1934-1950s: Family Background and Early Years:
Meinhof was born in 1934 in Oldenberg, a norther German town. Her father, Werner Meinhof, was an art historian and a professor who died early in Ulrike's life. Ulrike's mother raised Ulrike and her sister, Wienke, while also working toward a doctorate in philology. She too died early, leaving Ulrike an orphan when she was 14 years old.
The remainder of her childhood was spent in the care of a family friend, Renate Riemeck. Riemeck's own strong leftist politics and personal example as a woman affected Meinhof deeply (she wore pants at a time when women rarely did, and lived openly with a female partner).
The most powerful event of Meinhof's formative years was World War II. The remainder of her life and career were shaped by her effort to wrestle with the legacy of national socialism (Nazism) and with the post-war division of Germany into a Western democratic state and an Eastern Soviet bloc state.
Early 1960s-Work and Motherhood:
Following her university studies, Meinhof met the editor of a leftist magazine, konkret, Rainer Rohl. She began to write for the magazine and she and Rohl became romantic partners for the next decade. She gave birth to twin daughters in 1962.
Under Rohl and Meinhof's direction, konkret became a high profile magazine. Meinhof grew famous. She was known for being passionately engaged with her topics, which included nuclear armament, Germany's Nazi legacy and Stalinism.
Meinhof's fame rose with the growth of the 1960s counterculture. In time, she became a famous intellectual, appearing on radio and television regularly. And she and Rainer were in high demand as a chic, intellectual couple.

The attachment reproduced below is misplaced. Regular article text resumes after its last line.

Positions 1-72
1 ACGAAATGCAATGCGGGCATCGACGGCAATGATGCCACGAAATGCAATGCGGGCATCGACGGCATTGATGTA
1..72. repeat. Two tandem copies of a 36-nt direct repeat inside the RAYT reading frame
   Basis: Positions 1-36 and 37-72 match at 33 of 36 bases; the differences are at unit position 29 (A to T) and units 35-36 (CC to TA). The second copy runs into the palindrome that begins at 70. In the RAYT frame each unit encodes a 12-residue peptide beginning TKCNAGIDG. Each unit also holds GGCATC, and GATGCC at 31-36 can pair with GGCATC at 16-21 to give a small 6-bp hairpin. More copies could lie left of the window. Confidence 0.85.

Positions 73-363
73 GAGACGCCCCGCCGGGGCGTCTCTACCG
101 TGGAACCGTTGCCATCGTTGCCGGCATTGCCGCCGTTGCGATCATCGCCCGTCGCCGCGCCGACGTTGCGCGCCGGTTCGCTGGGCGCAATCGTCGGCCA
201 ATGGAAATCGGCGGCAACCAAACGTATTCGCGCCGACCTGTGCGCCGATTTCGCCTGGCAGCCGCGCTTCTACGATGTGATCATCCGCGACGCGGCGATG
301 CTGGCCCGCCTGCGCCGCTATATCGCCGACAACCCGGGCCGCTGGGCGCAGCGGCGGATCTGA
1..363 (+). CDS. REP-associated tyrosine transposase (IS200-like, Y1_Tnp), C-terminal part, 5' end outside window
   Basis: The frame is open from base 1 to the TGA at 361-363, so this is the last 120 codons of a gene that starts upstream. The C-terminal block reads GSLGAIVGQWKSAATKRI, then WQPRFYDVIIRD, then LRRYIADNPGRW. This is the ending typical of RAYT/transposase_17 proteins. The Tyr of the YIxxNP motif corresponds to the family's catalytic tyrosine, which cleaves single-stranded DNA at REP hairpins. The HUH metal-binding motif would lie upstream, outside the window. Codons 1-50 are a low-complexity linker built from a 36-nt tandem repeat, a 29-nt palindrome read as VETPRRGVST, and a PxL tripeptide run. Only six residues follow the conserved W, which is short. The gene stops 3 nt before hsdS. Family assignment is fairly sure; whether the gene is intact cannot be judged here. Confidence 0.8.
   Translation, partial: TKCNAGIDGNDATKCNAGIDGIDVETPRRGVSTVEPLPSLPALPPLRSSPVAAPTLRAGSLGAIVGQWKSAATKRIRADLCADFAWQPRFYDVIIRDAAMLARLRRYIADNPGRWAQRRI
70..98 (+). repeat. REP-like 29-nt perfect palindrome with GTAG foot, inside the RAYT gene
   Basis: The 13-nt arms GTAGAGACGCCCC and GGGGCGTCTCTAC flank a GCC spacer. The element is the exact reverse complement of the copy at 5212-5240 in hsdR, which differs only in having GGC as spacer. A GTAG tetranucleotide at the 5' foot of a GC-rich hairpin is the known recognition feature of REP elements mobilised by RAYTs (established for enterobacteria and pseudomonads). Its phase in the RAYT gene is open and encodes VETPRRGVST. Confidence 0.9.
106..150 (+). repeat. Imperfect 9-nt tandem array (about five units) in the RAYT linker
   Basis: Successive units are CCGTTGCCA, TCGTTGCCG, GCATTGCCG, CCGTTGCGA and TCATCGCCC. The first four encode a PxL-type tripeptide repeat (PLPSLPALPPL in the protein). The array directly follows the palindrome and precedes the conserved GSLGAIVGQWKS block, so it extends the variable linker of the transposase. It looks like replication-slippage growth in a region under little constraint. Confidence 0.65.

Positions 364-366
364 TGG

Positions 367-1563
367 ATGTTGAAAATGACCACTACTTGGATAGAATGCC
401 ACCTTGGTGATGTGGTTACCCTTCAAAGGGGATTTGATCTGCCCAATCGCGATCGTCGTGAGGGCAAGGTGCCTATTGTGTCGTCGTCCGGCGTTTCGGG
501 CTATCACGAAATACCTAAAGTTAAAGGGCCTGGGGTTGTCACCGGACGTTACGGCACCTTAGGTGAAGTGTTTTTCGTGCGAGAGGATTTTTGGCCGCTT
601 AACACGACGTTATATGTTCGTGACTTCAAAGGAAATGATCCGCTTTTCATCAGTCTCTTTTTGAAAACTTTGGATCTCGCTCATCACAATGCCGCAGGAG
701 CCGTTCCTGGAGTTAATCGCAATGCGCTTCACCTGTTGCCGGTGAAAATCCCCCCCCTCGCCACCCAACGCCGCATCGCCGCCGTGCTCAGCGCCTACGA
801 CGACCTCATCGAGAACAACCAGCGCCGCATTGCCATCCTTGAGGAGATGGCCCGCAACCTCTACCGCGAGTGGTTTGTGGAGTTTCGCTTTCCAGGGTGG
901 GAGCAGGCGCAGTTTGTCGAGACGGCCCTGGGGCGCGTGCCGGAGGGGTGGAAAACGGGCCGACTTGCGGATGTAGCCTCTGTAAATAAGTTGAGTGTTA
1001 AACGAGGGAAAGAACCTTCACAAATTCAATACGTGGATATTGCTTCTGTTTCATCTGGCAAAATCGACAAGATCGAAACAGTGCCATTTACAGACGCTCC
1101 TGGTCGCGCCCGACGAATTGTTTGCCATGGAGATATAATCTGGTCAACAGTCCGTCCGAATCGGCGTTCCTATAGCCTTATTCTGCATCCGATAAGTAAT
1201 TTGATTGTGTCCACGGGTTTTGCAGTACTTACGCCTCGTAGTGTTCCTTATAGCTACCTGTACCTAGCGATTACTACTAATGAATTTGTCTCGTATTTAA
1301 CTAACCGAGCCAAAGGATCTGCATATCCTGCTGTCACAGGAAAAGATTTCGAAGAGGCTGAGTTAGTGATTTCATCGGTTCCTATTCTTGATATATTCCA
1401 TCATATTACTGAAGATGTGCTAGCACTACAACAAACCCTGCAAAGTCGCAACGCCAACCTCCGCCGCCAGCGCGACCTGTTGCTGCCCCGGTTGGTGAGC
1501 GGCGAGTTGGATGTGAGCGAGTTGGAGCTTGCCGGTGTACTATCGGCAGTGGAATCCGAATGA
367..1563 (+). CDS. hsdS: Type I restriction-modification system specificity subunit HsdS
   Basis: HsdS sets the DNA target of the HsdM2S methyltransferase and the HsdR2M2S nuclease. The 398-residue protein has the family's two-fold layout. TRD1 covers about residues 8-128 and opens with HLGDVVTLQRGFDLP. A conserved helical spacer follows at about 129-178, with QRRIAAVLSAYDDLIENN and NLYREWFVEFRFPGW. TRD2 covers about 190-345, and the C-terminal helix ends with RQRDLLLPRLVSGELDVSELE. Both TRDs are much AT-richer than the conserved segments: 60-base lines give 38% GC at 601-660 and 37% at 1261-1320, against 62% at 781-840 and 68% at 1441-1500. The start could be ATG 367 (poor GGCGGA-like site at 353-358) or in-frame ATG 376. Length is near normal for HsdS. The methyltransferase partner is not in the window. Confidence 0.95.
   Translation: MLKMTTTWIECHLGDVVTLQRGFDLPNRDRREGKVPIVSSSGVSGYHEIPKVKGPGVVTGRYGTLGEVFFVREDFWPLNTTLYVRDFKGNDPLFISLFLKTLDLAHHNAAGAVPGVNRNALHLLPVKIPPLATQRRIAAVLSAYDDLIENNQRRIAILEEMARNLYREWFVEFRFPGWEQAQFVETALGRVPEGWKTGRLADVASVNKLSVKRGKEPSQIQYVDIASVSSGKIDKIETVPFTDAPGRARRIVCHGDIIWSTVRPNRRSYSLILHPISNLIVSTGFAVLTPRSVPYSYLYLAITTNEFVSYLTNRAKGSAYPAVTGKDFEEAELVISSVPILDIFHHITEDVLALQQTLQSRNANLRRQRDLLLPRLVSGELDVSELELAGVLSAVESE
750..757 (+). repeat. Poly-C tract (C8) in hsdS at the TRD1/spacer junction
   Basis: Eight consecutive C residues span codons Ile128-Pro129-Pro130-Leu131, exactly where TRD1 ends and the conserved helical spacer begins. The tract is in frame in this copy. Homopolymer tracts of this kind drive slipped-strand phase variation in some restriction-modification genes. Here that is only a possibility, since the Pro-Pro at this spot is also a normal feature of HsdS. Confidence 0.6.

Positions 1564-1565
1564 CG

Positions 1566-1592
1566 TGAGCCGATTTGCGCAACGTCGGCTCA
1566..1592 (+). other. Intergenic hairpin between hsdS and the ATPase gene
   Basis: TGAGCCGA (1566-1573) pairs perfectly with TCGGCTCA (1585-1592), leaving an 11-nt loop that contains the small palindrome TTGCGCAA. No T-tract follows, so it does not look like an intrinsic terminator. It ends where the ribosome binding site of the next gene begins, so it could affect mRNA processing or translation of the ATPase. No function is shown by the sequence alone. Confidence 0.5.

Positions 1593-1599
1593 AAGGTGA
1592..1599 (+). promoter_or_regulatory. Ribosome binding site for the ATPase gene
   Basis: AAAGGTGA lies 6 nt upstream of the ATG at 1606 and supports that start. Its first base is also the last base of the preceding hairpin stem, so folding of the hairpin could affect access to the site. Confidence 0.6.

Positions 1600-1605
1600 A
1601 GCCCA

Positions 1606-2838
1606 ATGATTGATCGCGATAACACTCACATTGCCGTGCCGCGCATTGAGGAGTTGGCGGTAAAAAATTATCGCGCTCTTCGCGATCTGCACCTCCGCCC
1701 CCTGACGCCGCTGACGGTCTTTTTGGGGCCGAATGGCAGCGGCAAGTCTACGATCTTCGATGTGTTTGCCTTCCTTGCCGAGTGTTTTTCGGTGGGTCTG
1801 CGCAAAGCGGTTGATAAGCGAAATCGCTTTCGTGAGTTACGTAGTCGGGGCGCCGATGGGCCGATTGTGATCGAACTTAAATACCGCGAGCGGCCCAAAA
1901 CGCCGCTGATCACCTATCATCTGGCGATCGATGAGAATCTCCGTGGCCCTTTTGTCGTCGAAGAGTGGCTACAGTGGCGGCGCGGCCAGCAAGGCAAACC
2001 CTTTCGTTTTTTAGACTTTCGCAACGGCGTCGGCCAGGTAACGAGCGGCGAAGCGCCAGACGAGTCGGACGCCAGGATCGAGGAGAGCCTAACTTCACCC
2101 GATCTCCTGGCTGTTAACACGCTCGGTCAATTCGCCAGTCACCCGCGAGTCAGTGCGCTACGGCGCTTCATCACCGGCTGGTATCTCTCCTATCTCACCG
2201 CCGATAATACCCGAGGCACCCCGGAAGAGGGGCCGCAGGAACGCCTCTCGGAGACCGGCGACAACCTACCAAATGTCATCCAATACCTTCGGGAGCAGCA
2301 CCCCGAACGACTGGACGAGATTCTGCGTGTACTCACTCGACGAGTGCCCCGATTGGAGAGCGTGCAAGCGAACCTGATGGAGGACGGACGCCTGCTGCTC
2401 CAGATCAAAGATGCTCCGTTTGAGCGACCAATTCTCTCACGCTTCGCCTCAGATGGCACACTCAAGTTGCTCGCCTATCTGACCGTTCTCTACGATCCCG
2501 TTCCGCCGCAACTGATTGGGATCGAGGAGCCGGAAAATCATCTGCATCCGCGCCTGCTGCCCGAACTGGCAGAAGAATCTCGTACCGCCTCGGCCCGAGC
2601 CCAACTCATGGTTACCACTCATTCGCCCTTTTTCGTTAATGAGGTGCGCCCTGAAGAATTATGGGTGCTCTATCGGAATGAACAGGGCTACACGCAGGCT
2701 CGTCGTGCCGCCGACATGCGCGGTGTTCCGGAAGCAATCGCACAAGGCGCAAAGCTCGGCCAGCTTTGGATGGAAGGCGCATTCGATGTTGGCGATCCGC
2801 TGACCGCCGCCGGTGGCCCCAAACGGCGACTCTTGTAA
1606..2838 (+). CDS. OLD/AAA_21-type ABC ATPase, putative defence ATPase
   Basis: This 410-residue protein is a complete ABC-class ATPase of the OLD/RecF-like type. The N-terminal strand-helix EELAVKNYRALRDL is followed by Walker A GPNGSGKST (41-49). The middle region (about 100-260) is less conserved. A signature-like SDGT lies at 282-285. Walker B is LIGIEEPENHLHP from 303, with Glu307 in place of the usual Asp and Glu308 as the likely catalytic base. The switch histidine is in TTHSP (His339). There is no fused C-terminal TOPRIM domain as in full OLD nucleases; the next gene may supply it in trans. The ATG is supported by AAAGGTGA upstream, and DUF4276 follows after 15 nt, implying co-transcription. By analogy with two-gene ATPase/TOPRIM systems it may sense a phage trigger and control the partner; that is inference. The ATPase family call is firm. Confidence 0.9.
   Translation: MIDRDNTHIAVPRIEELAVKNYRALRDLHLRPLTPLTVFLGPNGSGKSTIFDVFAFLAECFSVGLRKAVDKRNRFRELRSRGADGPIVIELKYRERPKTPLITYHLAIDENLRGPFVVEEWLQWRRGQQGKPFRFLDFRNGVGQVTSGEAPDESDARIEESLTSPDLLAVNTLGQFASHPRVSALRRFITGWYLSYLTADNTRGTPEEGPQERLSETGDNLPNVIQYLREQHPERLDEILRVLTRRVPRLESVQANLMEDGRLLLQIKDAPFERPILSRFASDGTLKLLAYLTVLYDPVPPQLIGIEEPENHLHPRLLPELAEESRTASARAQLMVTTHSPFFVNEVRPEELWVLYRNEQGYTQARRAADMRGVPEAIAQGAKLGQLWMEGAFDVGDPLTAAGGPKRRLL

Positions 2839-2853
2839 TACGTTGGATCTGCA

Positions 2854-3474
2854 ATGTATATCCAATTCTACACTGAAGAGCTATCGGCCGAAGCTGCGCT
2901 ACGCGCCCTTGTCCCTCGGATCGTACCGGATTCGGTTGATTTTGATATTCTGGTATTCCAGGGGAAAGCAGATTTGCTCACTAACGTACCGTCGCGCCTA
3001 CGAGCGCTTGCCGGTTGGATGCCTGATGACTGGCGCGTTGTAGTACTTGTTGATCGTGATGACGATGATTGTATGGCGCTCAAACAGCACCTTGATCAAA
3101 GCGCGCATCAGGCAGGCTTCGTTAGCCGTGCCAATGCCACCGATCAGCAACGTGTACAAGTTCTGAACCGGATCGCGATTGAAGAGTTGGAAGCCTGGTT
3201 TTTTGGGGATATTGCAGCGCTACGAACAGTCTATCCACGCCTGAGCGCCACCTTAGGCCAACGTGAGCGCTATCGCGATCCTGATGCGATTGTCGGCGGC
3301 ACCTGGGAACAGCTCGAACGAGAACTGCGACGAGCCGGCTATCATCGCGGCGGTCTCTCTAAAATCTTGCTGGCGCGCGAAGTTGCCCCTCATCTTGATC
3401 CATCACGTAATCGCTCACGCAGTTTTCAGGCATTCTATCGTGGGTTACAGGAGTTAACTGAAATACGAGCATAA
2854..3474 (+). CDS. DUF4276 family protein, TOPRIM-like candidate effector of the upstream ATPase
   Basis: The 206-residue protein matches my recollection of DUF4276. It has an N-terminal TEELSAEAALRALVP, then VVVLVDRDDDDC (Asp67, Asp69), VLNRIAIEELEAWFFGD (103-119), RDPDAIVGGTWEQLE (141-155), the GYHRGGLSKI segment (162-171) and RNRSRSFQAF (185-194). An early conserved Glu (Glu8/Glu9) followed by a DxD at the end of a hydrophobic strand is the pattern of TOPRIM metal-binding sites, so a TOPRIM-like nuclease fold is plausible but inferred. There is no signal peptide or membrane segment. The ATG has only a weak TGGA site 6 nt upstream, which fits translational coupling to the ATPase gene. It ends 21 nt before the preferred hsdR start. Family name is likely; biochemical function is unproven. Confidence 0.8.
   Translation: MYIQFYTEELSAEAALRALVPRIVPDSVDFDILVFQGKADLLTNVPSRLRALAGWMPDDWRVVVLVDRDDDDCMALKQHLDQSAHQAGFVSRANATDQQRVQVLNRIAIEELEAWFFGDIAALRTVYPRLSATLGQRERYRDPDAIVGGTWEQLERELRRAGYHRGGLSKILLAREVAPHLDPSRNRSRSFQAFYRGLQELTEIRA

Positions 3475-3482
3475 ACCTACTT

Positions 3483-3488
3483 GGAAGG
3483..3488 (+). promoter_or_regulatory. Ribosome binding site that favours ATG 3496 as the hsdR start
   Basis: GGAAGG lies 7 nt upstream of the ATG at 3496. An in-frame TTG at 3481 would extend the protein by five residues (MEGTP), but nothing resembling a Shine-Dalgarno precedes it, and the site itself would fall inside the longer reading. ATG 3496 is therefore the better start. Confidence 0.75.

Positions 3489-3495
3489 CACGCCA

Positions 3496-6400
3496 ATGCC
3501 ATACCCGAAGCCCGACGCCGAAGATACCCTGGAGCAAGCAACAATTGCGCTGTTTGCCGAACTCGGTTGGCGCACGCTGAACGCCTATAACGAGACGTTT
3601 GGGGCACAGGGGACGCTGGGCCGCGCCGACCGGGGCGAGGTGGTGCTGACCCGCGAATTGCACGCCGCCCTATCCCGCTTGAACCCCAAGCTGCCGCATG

As in other parts of the world, student and leftist activists were increasingly radicalized in the late 1960s. In Germany, there was general disenchantment with capitalism, with the American war in Vietnam and with the German commitment to democracy. Feelings came to a head in 1967 when the police shot of a student demonstrating against the visit of the shah of Iran (which was, at that time, a repressive state closely allied with the United States). Protests and further police measures prompted a number of groups to consider becoming more militant.
Meinhof, too, began to change. She and her husband split up, and she grew increasingly radical while continuing to write. She met Gudrun Ensslin and Andreas Baader, who would later form the RAF with her, while reporting on their trial following their bombing of a department store. In 1969, she quit konkret and began making plans for "armed struggle."
1970s-Red Army Faction:
The Red Army Faction got its start in 1970 when a plan to help Baader escape from prison (this time, for driving without a valid license) went off course. An innocent bystander was shot; in response, Ulrike went underground although she had not planned to. In the summer of 1970, she and the other founding members of the group went to Jordan and Lebanon for military training with Palestinian guerrilla groups. On their return to Germany, they began their actions with a series of bank robberies, killing a number of police in the process.
Meinhof's role in the RAF was logistical. She was to arrange the documents for false identities, and the like. According to Karen Bauer in her essay, "In Search of Ulrike Meinhof," "Apparently Meinhof had no particular talent for criminal actions, and she was often criticized by the group for her clumsiness and her oversights." However, she was an extremely important member of the group, as served as its intellectual and moral fulcrum.
Meinhof retained a certain celebrity status in the media as the government and police set out a large scale hunt among Germany's leftists for members of the group.
Prison and Suicide:
Following a coordinated bombing of five sites in 1972, Meinhof and the other members of the group were arrested. Meinhof was held for eight months in an isolation cell. Although she was visited once by her children, she ultimately cut off ties with her family. Over the next several years, Meinhof continued to write and communicate with other RAF members in prison, through a variety of coded systems.
On May 9, 1976, Meinhof was found after having hung herself in her cell. She was buried in Berlin, but without her brain, which was removed by scientists seeking to understand whether a "terrorist brain" differed from the brains of others. The activities of the RAF continued following Meinhof's death.